A beginner with brush pens

In my review of the Faber Castell Pitt Artists pens I mentioned how I quite fancied getting into brush lettering.

I thought it would be a nice little addition to card making if I could personalise them with a handwritten sentiment but I didn’t like the Faber Castell brush too much so took it as an excuse to place a little Cult Pens order.

I decided to buy a few different varieties of pen, in different colours knowing that as I learnt and (hopefully) got better, different pens would appeal to me.brush pens 4I bought the Tombow Dual Brush because everything about brush lettering talks about this pen! Another popular pen I keep reading about is the Zig Clean Color so I bought that one too. I then stumbled across the Edding brush pen which I bought as it was cheap and finally I picked up the Koi Coloring Brush Pen for something a little different.

I’m glad I picked up such a variety as the nibs are all pretty different so I can try different ones and see which I’m most comfortable with.brush pens 3The Koi and Edding were more like the Faber Castell brush I’d already tried whereas the other two were what I’d call full on brushes.

I gave them all a quick go (including the other end of the Tombow which you can just see on the right).brush pens 1In terms of ink the Edding and Tombow seemed the most consistent. The blues seemed very uneven during use. brush pens 2You can see that a little better here. I’m not a huge fan of the Zig, I think I probably need to be a bit better at writing to use it as I just can’t control the tapered nib well at all. The same is true for the Tombow too – I think I’ll pick that up when I’ve practiced a bit more.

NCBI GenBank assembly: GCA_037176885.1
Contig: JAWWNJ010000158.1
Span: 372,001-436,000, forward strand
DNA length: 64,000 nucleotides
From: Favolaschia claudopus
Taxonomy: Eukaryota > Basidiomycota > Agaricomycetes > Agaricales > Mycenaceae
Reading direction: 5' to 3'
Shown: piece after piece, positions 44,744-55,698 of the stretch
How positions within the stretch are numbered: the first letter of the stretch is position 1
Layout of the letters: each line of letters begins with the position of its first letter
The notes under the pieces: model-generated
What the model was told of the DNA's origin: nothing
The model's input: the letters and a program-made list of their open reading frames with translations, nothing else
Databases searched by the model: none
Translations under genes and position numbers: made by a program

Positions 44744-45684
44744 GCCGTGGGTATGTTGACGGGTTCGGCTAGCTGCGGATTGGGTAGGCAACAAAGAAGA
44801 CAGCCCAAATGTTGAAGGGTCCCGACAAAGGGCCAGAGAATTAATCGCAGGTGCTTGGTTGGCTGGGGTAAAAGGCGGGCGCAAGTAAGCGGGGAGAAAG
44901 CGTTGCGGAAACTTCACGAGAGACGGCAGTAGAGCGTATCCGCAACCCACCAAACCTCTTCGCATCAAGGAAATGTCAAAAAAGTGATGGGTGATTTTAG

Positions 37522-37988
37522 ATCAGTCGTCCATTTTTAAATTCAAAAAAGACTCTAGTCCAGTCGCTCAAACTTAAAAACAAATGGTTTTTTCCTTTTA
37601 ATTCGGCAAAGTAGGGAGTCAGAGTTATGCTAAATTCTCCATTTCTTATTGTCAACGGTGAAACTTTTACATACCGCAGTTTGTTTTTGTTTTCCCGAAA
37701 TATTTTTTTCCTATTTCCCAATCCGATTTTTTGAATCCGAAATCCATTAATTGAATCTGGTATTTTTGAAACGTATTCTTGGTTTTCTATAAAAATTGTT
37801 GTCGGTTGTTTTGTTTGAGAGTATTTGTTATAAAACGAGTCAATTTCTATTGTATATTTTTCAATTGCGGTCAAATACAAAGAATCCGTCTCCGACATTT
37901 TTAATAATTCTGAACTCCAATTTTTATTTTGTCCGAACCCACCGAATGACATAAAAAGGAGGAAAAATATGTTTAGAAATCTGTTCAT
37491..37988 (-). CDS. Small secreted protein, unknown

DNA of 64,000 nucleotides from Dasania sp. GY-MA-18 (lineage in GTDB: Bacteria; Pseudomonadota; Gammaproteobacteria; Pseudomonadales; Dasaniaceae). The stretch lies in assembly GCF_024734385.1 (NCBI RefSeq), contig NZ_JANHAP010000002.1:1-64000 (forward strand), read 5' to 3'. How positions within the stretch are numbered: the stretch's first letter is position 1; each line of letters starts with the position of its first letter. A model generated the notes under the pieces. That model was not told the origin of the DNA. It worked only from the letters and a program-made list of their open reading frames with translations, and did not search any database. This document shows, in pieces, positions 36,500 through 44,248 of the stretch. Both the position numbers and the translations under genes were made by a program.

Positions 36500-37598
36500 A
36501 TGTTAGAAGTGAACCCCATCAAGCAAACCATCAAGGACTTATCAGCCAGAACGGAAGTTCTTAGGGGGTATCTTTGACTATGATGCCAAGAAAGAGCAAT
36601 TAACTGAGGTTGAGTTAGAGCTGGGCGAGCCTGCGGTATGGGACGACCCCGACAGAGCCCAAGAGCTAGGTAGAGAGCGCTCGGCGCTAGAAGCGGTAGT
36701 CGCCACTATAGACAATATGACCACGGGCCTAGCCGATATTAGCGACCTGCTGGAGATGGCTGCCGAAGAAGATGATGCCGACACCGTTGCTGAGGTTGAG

I started practicing a bit with the Koi as it seemed the nicest to write with as while it’s got quite a brush to it, it’s not too large and seems a lot easier to manage. The same is true of the Edding. In fact as it looks like the Faber Castell nib I wasn’t expecting to like it but it’s the one I’ve practiced most with so far. Particularly when it comes to joining the strokes – with the larger nibbed pens I can do the separate strokes but pulling them altogether is really difficult (to me) but with the Koi and Edding pens I can pull letters together a lot easier.

Hopefully this little walkthrough of pens has helped if you’re currently debating a brush pen purchase! I’m going to get some practice worksheets printed out and try to regularly practice and will hopefully be able to do an update post sometime in the summer with some actual brush lettering. If you have any great tutorial links, please drop me a comment below!

Em x